17 of 17 thought this review was well written
Concept albums are usually discs that are only made by the most pretentious of musicians. It is already quite difficult to write a good song and pull it off, but to write a whole album and succeed is insanely tought, and to combine both into a record that has to flow, be coherent and lyrically solid is just incredible if you can make it work. However, it's been done in the past. Queensryche proved they could do it with Operation: Mindcrime. Pink Floyd have the epic The Wall. Rush has 2112. And make a guess; Dream Theater was influenced by all these guys, and want to sit on the shelf next to them.
And they ***ing made it work, too.
This album is classic in every sense of the word. Every note, every riff, every lyrics, every drum beat works perfectly. No song does not belong on here, everything has its rightful place, although there are of course (as usual) tracks that just blow your mind away. I know that I may be a sucker for this grand, progressive, masturbatory side of metal, but this album shows that these guys possess musicianship, songwriting skills, balls, and ingenuity and can combine all that to pull off a terrific record with aplomb.
It's hard to single out anything here, since everything is all intertwined, but one of the standout songs is the epic "Home." Going from a melodic eastern guitar lick to a singalong chorus to guitar solos that make your neck stand on end, such is the speed with which Petrucci needles out the notes, not to mention Portnoy's drum work which is just out of the wazoo, I believe that this may well contend with their other classics such as Metropolis and Learning To Live (not to mention ACOS), as one of the best things they ever did. And there is more proggy epic goodness. Beyond This Life's intro riff is badass. James LaBrie does a great job on the vocals, he is not annoying in any way on here, superb performance, James. We know you can do it. And oh, talking about solos: Beyond This Life's second part is like a seven minute epic jam monster. Rudess, Petrucci, Portnoy... all these men are just masters at their instruments.
Of course, DT isn't just out to write chunky pieces of metal. To make people catch their breath, they added the fantastic pair of ballads Through Her Eyes and The Spirit Carries On. Particularly the latter stands out as being incredibly moving. If I would have to choose a song to play at my funeral, it would be this. The solo is really in synch with the song, LaBrie's vocals are splendid, the piano interludes are insanely atmospherical and overall it's just a great song. Through Her Eyes is awesome in the same way, although the lyrics are slightly cheesier.
And then I still haven't mentioned my favourite moment of this album. After the "gunshot" bit in Finally Free, Petrucci's guitar solo just knocks me off my chair, bed, or whatever I'm sitting on and makes me bow to my cd player in amazement. You don't have to noodle at 3000 npm to make a good solo. It's short, it's sweet, but damn, is it effective.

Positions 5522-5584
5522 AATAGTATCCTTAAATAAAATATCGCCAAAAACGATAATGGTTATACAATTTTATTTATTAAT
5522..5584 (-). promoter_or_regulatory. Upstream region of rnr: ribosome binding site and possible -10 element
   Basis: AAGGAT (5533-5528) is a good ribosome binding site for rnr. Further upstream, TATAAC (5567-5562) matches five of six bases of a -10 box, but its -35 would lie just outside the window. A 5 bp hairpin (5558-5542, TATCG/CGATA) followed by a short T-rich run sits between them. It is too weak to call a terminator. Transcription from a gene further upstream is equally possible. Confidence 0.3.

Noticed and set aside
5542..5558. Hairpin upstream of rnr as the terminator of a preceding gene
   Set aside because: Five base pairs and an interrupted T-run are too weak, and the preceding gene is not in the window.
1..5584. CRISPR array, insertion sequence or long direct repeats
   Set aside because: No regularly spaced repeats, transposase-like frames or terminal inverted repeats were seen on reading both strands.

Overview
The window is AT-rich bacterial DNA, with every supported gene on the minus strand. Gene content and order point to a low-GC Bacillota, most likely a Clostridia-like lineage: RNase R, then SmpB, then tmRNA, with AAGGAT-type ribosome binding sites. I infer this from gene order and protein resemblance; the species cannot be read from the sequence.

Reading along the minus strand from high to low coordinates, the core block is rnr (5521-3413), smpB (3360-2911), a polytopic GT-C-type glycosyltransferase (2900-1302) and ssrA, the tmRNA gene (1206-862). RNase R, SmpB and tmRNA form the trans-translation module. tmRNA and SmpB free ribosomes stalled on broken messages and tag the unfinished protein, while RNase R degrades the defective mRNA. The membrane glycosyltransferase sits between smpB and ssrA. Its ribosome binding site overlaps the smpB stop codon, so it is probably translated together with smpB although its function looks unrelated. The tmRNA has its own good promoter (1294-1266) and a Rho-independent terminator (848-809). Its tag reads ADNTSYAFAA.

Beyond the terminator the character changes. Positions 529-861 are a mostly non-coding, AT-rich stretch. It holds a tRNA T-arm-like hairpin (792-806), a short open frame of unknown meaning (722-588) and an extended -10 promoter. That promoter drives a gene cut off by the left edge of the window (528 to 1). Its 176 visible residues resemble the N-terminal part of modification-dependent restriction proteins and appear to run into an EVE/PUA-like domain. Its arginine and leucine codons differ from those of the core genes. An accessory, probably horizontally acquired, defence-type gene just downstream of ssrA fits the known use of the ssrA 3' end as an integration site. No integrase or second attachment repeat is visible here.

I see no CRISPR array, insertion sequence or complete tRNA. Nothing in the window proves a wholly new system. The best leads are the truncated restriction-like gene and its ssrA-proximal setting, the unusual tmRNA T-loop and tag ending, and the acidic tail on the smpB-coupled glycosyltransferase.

Another pair of songs where these guys showcase their "we are progressive musicians look how good we are at our instruments" are the instrumentals. I especially like Ouverture 1928, with another Petrucci solo I cannot forget. Sometimes, this guy can be too much all over the album and kind of tower over his bandmates, but damn, on here every solo just works. I'm impressed with everything the guy puts out on here. Not to do injustice to the rest of the guys, who also showcase some superb class (Mike is a ***ing genius on the double bass here), but this album has JP's signature written all over it without being dominant in any way. I find that to be great.
The Dance Of Eternity is the other instrumental, and it just redefines complex. You can scoff at me now, but I'll be damned if anyone is able to copy that. It's insanely technical, complex, and I'm just amazed how these guys can actually pull the song off everytime. How do you remember to play such solos in such odd time signatures at such speeds? It just stumps me.
The rest of the album serves as a narrative to the story (Regression, Through My Words), or is awesome in its own way, but just is towered over by the masterpieces on this dics. Strange Deja Vu is a pretty loud balls to the wall song, with a pretty aggressive atmosphere, chunky riffs, mouthwatering drums and another dose of LaBrie vocals in excellent shape. Fatal Tragedy is like a mini Beyond This Life, it serves well for the story, but it is just kind of overshadowed. One Last Time is very melodic and atmospheric, and the piano ending is just so sweet.
And on top of it it's the lyrics, to which after many repeated listens I still cannot quite completely figure out what it's about. Yes, I know it's a murder mystery, and who killed who is clear now, but the main threads still have to come together. This may be a good thing or a bad thing, but if it's so hard to decipher, or rather too metaphorical, I just think it's another display of ingenuity. It all nicely ties together too, not giving away the clue before the very last song, so you really need to sit out the ride to understand the record, and to make you want more after every song.
Overall this is just a classic album period. If you love metal, get this. It belongs in your collection. If you like progressive with a set of balls, this cd is your man. If you like excellent musicianship, this album is an excellent bet. Anyone can find something to like on here, and if you're not satisfied with the music you can always try to make sense of the lyrics. It's hard to hand out five stars to a record, as very little can be considered classic, but this one definitely deserves it. Dream Theater get a gold star for this one. Highly, highly, highly recommended to any music fan out there.